If mandatory overtime is part of the equation at your business, make sure to lay it out there at the beginning and let the potential full-time employees consciously opt into the work style. Overtime should not be presented as a self-selected opportunity to earn extra cash if most of the overtime offers come up as mandatory.

Opportunities to learn a new job function

Another area where direct language is the best option is in discussing individual skills development. All too often, new people are sold on learning new skills or functions, but companies don’t accurately portray when that will happen.

Workforce development is important to the person and the business. Even from your perspective, the best place to find the next highly skilled operator is within your current workforce base. 

To avoid burning yourself with this, you should communicate directly about the prospect of learning new skills and the associated timing to properly align expectations. A bad result would be a hungry new worker getting fed up from not getting the opportunities they expected and storming out, leaving you to hunt for another worker again.

Opportunities to move to first shift

Many times over, we’ve seen the same thing: if a business is operating more than one shift, then the majority of people would prefer to be on the first shift. In a number of instances, first shift slots are used as part of an incentive plan to encourage competition within the workforce to raise the bar.

In some operations, the first shift slots are occupied, and uncertainty exists around the timing on a spot. Be sure to clear up how and when a worker can move to the first shift, so that everyone knows exactly what to expect and feels that this is being handled fairly.

 

Solutions for holding to expectations through operational flexibility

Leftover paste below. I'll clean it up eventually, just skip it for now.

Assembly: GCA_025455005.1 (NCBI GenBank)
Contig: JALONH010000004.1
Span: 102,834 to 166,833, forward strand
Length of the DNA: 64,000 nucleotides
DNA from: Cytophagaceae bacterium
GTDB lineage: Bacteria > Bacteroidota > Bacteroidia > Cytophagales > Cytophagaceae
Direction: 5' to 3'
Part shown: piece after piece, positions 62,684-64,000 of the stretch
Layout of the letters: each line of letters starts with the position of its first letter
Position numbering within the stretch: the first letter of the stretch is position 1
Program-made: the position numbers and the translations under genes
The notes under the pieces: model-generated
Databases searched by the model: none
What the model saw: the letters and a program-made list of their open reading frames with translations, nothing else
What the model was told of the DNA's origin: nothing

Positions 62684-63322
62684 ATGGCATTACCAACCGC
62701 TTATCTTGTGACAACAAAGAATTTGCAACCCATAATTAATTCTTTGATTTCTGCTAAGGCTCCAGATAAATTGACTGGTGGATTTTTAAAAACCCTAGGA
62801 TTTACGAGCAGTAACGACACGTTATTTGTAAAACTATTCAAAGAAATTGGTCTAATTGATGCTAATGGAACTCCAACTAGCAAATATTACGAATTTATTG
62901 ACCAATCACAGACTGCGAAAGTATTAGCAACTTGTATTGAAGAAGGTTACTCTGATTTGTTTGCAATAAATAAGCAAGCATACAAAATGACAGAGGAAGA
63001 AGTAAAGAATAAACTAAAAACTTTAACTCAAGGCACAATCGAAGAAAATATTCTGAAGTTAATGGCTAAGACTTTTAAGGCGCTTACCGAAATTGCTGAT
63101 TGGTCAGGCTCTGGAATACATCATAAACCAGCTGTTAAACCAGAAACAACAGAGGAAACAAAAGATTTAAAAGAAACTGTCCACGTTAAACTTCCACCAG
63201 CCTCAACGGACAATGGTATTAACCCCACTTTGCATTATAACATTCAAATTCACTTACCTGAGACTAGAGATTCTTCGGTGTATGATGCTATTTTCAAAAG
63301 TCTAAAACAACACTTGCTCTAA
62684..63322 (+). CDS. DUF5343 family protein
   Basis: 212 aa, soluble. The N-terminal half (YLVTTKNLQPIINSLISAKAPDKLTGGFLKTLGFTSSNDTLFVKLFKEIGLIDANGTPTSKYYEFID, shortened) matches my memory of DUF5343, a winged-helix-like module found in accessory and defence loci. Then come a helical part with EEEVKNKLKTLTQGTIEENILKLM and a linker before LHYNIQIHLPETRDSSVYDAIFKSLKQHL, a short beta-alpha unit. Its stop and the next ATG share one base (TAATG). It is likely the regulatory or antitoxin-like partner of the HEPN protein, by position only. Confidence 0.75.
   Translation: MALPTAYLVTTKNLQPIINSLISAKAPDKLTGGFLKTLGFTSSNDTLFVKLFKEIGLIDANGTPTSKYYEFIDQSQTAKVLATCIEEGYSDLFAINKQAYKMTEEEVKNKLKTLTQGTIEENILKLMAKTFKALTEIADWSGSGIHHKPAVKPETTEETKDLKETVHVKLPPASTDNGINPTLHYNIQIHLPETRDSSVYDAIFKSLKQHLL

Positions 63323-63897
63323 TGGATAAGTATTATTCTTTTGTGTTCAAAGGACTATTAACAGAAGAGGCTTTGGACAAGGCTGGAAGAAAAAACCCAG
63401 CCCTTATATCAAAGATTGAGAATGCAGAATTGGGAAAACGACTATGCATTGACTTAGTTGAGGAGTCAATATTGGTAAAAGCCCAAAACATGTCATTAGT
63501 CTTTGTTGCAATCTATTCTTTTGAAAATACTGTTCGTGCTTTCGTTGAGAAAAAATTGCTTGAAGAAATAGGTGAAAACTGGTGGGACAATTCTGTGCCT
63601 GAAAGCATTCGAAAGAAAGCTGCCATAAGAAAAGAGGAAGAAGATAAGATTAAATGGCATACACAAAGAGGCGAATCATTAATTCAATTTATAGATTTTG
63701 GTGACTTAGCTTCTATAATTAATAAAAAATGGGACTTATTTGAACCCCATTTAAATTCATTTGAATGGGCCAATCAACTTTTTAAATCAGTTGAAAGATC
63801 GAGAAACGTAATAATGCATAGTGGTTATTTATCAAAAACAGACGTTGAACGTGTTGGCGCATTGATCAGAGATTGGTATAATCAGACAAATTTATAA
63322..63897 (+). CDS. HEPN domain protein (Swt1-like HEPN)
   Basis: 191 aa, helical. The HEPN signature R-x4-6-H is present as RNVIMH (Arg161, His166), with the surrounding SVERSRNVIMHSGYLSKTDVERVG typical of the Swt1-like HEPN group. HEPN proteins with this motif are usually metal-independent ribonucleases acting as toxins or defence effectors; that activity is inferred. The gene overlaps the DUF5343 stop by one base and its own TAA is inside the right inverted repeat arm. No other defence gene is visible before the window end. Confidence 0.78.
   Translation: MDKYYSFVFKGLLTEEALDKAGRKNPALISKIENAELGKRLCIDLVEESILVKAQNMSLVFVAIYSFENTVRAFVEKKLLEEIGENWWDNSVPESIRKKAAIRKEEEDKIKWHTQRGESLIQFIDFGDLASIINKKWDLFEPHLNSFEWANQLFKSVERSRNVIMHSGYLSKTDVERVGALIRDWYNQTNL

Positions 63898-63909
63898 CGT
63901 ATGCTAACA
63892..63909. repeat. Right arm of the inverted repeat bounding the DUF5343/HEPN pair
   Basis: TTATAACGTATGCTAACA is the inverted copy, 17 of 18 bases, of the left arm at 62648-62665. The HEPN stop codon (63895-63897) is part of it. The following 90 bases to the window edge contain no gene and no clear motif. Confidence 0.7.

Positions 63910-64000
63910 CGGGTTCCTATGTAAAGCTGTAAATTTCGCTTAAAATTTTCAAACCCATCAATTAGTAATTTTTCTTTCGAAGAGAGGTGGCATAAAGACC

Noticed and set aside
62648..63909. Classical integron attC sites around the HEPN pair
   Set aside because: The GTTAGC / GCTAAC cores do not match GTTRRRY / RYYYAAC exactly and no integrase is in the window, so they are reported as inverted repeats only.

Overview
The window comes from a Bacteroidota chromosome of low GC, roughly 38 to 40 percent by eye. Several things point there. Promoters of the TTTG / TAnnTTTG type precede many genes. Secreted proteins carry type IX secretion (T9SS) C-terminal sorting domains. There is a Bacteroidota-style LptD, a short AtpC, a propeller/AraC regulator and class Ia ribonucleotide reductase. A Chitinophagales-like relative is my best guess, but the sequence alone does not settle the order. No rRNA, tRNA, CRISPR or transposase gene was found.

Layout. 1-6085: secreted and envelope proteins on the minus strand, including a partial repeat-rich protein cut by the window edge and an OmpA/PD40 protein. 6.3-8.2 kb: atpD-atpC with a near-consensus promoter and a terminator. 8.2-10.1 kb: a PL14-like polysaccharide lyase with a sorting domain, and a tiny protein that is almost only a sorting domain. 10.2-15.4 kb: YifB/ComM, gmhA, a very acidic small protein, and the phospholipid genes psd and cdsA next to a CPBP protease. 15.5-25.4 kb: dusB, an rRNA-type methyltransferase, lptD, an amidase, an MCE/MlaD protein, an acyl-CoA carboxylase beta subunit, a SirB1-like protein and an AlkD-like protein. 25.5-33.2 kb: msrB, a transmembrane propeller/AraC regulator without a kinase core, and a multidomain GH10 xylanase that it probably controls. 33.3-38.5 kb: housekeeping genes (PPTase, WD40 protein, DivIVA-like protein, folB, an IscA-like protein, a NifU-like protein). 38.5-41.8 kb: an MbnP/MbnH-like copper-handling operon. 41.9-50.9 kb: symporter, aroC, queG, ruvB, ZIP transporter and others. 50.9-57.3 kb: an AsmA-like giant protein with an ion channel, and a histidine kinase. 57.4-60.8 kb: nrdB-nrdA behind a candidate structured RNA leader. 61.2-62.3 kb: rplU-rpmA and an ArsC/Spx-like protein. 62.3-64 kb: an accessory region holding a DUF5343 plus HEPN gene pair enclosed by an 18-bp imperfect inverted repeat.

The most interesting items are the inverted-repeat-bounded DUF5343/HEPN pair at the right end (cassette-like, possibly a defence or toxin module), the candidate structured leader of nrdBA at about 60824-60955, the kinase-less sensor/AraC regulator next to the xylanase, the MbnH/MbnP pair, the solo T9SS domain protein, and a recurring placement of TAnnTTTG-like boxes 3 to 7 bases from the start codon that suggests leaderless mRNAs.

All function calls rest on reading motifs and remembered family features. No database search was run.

Most of the time, when businesses fail to live up to the expectations they set with their workers it’s because their operations are spread thin. So they’re trying to pull more work from their current workforce out of necessity.

It doesn’t have to be that way, because you can cultivate operational flexibility to free you from this trap of over extraction from your FTEs.

There are a few ways to achieve greater flexibility in your operations:

Develop a part-time workforce

If you need more work done than your current workforce can handle, but don’t have a big enough need to hire more FTEs, it might make sense to develop a part-time workforce to handle the extra work.

Many businesses use a mixture of part-time and full-time employees on a regular basis to knock out their workload because if their need becomes greater, they can offer full-time employment to some of the part-time workers to scale. This approach is often taken by companies with predictable demand or in training intensive service jobs.

Identify points of flexibility regarding scheduling

Building flexibility into the schedule for workers is one way to benefit your business and workers at the same time. If you give workers more options for when to show up and how long to work, they might like the added choice. And you can break up less attractive shifts so that workers will be more likely to fill them.

For example, on a Saturday shift, would people be more interested in working 4-6 hours instead of a regular 8-hour shift? If they are more interested in shorter shifts, you could have happier workers and a more consistently filled Saturday shift.

Create a labor pool of on-demand workers

One way for manufacturing and logistics companies to address growing or unpredictable demand while avoiding overtime is to create a flexible extension of their workforce with on-demand labor.

When you use on-demand labor to build a labor pool, you gain the ability to add capacity instantly and scale back down just as quickly when the work is done.

To learn more about how on-demand labor gives you the tools you need to build a flexible extension of your workforce called a labor pool, read our blog explaining exactly what on-demand labor is.

Pete Conrad

Written by Pete Conrad